If a video can make open enrollment engaging, imagine what it can do for other important messages.
TIP 3 Think like a marketing professional.
Many HR departments are in a “boy who cried wolf” situation with their employees. They’ve sent so many communications that employees have stopped prioritizing them. Marketers face a similar challenge in the over-saturated marketplace and have developed unique strategies for re-engaging tired consumers.
Segment your employees by department, special interest, location, or other differentiators that make sense for your processes.
Target each employee segment by personalizing the message. Address the recipient by name (dozens of email tools will help you do this). Let the recipient know up front who the information is for and spell out why the information is important.
Create a call to action that explicitly tells the employee what you want them to do after reading, listening, or watching your message. Your call to action should appear at the beginning of the message and at the end.
Have a distribution strategy. Lead off with the call to action, and — most importantly — send communications more than once. Email delivery does work, but you have to understand that the average employee receives 121 emails per day! If you are banking on a high-volume response from a single email, you will be disappointed.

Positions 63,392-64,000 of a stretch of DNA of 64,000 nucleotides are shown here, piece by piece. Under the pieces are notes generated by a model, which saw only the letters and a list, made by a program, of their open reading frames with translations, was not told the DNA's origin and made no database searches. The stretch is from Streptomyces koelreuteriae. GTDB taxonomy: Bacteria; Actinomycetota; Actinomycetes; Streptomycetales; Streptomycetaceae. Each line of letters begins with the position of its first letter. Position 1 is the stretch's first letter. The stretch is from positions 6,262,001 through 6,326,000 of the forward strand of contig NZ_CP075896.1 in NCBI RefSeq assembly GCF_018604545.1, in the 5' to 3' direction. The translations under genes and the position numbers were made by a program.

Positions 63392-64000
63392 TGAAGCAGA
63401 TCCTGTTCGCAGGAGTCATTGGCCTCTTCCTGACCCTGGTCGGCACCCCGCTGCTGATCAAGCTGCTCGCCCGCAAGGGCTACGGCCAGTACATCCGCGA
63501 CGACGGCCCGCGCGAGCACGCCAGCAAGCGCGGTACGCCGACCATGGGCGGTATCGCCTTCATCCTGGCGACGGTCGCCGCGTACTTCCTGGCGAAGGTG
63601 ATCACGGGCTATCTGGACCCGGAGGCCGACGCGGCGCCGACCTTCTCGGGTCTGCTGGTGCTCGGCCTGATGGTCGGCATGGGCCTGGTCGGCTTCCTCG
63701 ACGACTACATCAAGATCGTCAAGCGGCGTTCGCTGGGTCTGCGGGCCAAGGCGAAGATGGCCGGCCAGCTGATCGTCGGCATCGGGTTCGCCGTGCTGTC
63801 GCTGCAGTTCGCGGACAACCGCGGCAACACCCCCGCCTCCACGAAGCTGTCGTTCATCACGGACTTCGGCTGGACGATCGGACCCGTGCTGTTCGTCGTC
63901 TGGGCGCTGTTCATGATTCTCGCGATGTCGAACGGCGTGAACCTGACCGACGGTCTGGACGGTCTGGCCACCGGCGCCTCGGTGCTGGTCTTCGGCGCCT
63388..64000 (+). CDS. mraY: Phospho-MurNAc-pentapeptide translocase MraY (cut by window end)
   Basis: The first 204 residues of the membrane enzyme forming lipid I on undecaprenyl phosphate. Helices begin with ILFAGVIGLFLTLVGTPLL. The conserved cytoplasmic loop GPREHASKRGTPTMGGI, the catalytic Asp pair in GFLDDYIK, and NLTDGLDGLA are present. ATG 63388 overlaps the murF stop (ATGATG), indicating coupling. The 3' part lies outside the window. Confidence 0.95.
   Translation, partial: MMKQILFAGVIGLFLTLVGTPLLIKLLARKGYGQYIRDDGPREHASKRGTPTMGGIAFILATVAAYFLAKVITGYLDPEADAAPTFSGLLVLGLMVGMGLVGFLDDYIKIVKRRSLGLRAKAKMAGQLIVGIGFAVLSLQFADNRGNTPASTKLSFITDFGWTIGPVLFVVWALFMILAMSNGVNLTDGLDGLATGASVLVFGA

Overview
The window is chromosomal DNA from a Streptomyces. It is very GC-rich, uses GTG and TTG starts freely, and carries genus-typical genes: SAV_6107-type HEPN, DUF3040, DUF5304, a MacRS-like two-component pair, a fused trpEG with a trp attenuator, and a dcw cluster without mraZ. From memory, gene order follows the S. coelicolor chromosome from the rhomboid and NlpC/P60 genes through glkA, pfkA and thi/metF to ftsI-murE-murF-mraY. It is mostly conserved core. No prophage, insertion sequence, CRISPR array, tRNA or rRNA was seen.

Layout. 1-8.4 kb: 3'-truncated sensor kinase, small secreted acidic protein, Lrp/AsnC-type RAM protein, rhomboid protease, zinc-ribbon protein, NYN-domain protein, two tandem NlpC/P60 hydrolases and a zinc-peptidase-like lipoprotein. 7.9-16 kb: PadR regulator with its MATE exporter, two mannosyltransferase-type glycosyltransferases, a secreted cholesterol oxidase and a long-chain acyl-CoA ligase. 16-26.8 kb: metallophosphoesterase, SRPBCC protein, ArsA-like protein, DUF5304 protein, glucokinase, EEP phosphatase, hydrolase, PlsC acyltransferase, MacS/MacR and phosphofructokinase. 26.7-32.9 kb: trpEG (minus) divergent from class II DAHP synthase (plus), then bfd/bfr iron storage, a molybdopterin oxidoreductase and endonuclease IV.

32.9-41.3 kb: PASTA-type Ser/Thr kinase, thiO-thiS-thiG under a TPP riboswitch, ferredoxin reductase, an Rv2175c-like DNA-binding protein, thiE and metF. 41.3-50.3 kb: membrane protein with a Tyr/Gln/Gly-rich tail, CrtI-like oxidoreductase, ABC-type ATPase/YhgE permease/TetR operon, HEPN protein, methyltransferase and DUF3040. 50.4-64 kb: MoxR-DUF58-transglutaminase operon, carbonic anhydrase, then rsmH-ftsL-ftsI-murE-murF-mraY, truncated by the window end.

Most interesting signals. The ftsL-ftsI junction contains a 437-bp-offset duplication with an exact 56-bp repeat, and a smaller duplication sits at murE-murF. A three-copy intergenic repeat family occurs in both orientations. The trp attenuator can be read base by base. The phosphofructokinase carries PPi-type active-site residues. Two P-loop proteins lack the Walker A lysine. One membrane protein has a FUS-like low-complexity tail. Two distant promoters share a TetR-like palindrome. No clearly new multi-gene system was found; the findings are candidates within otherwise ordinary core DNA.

Measure your performance. If your internal communications strategy isn’t producing results, what insights can you pull from your data to improve outcomes? The following practices will help you measure success:
Use an email tracking tool to monitor open and click-through rates.
Distribute employee polls.
Count the number of requests or complaints that HR receives and compare quarterly.
Track social media signals and interaction.
Create focus groups and discuss key issues.
Conduct anonymous surveys to encourage unfiltered responses.
TIP 4: Use social media.
If you can’t connect with employees in person, be social in the digital realm. Spruce up the company’s social media pages and encourage employees to like and follow them. You can leverage these channels as a way to express the company culture across geographic lines, interact across time zones, learn about your remote employees, and promote important company-wide events.
TIP 5: Create company-wide initiatives.
Many of our clients use their wellness programs to set up friendly competitions between branches and bring dispersed workforces together. For example, a step challenge that encourages each branch to track their activity. The branch with the highest count wins! Another idea is to participate in a charity that inspires relationship-building over a shared mission. Whether it’s learning healthy habits or helping others, initiatives are a great way to show employees how much your company cares.
If you ever lose your way, think about how you want to receive information and create that delivery for others. In many ways, we all want the same things. To be addressed as individuals and recognized for our efforts. To be entertained and inspired. To be included and to belong to a community of like-minded people.